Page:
A ship is a complicated machine which is able to maintain her balance as she floats in water and is able to move, propelled by
engine or sails, to perform tasks and transport freight and people
In order to do her work effectively and achieve her purpose, the ship must have a strong hull (being exposed to constant twisting and bending), good sea-going qualities and technical equipment (to transport goods and provide safety aboard). She must match the standards set by international regulations.
The ship is built in a shipyard which has all the raw materials and equipment (e.g. slipways, floating and dry docks, numerous cranes, machinery, storehouses) required for the construction of the vessel. There are also shipbuilding sheds each with a different function - for instance, the ship-drawing office prepares a project of the ship whereas the engineering workshop takes care of building the vessel.
As a matter of fact, the very first step of this complex process is done in the office of the naval architect. This person is required to make a configuration of the ship according to planned usage, size in relation to destination harbors, what cargo she will transport and how much, at what speed she will sail, etc. It is the same when you want to buy a computer and the experts ask you why you need it for and how much you can afford to pay so that they can best serve your needs by offering you a satisfactory configuration.
So, instructions are received, contracts are signed and a complete picture of the ship is provided.
We move on to the mould loft - the place where the lines of the ship are laid down. This is a kind of a preliminary preparation for the actual construction. Generally speaking, an exact line-plan of the ship (usually one tenth of the full size) is drawn and laid on the floor of the mould loft. Then, with the use of sophisticated devices and digital computers, the plan is projected full size. This way, templates are formed according to which structural elements of the ship are cut.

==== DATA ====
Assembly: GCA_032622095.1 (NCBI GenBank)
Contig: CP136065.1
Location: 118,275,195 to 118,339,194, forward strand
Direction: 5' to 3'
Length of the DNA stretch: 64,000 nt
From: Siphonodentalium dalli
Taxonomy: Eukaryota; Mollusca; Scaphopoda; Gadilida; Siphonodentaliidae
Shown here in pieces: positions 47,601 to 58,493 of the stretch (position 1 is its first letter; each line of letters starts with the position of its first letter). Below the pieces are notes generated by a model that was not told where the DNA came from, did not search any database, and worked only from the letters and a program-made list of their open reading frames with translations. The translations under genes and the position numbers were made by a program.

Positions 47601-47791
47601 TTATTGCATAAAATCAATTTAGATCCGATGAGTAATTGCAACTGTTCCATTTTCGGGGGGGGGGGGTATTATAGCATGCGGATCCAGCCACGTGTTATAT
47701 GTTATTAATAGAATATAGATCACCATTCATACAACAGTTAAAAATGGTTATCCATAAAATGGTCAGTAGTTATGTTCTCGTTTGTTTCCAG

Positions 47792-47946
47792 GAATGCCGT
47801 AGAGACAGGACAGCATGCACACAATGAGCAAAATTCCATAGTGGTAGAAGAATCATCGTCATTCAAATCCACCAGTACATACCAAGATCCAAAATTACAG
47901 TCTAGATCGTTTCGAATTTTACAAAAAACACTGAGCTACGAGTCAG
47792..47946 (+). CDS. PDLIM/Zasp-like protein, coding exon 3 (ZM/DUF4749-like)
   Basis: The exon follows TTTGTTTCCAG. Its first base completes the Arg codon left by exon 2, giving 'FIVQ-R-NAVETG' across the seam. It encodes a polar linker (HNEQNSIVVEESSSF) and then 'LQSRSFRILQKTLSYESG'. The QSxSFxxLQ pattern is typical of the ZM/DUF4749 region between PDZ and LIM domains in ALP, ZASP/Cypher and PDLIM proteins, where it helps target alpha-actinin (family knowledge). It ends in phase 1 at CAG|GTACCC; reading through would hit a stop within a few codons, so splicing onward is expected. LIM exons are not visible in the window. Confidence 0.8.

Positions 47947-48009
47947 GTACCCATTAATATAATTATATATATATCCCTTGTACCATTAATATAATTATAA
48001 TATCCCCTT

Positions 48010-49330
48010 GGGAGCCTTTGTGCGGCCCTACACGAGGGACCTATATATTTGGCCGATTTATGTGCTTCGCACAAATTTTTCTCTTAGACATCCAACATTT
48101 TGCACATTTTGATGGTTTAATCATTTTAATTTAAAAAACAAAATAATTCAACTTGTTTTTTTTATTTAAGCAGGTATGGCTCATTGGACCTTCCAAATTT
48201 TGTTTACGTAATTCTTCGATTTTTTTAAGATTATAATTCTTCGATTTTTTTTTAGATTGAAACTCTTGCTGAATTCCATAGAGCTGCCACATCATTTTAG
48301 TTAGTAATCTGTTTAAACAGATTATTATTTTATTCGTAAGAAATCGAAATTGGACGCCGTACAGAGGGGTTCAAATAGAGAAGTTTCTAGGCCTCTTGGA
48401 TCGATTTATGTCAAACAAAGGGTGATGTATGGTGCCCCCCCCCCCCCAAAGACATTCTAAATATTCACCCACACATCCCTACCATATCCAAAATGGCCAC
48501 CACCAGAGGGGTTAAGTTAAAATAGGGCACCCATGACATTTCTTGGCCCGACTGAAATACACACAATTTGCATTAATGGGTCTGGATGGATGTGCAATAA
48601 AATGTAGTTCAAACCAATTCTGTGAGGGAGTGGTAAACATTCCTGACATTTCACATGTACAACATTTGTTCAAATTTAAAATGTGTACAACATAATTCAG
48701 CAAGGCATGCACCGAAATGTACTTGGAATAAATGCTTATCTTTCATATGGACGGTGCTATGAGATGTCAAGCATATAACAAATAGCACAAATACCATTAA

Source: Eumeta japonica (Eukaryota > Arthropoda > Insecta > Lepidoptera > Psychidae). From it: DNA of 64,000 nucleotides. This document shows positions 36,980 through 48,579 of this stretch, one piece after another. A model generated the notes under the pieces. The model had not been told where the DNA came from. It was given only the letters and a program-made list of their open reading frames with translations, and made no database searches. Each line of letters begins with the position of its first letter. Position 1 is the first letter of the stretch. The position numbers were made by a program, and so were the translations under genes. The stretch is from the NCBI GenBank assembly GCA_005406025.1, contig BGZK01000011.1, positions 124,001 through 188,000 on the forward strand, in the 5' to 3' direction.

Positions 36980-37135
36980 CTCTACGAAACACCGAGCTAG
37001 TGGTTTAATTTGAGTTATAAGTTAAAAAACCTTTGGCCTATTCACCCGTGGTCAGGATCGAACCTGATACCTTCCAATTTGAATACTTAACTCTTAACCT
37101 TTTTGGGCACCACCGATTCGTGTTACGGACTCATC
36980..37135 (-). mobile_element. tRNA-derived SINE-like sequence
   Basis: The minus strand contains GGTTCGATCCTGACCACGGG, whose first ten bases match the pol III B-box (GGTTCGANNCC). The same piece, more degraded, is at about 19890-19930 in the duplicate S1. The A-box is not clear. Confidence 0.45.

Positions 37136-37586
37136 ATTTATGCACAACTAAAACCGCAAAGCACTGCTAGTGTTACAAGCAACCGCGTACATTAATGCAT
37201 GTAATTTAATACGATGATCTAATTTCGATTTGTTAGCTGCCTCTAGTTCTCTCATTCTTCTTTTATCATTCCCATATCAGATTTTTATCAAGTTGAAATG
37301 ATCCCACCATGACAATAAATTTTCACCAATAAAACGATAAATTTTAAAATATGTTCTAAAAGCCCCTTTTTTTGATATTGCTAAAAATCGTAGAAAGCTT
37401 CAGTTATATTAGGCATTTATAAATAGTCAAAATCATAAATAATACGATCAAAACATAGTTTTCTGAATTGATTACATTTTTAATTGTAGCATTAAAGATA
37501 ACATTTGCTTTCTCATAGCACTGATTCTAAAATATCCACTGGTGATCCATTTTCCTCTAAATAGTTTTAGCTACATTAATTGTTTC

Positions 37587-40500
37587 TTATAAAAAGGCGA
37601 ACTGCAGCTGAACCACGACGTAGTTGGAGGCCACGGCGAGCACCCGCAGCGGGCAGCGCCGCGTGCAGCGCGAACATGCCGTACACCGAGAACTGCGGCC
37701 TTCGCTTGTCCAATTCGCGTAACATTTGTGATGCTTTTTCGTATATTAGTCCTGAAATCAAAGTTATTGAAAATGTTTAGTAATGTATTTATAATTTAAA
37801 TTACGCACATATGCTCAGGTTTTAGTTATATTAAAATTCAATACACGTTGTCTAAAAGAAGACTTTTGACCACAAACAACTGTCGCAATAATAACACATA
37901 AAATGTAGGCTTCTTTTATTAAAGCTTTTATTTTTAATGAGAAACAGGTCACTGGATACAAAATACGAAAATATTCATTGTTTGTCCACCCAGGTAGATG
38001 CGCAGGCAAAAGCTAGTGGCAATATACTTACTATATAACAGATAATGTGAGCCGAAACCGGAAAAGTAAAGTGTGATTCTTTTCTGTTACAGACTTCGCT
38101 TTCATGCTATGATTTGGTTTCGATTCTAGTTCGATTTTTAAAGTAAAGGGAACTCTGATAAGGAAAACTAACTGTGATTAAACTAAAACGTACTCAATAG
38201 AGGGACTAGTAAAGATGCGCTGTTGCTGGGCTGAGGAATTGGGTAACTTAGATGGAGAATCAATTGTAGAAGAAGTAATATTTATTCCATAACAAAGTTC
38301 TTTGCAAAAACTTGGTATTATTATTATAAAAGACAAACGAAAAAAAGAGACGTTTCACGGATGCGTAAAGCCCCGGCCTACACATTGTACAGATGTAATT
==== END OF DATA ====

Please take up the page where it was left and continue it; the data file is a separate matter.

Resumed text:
Next come the shipbuilding sheds (workshops). The ship construction starts with the hull which is divided into frames or sections. Each shed has a particular section to work on by cutting precise beams and plates as shown on the template. What follows is the procedure of assembling these sections into blocks which contain the machinery, piping and other required equipment. The assembly of parts is made possible by the method of welding which has been in use since 1920s. Its advantage over riveting is that due to welding larger components (for example, the bow) can be put together rather than being done part by part.
We are now arriving at the building berths (also stocks or slipways). This is the final stop of our tour in the shipyard - here all the blocks are fitted together and the ship slides down the stocks to enter the water. (Very large ships make an exception - they are usually launched at docks). After the ship is launched, she goes through final stages of completion. One of these operations is testing of the ship and her systems.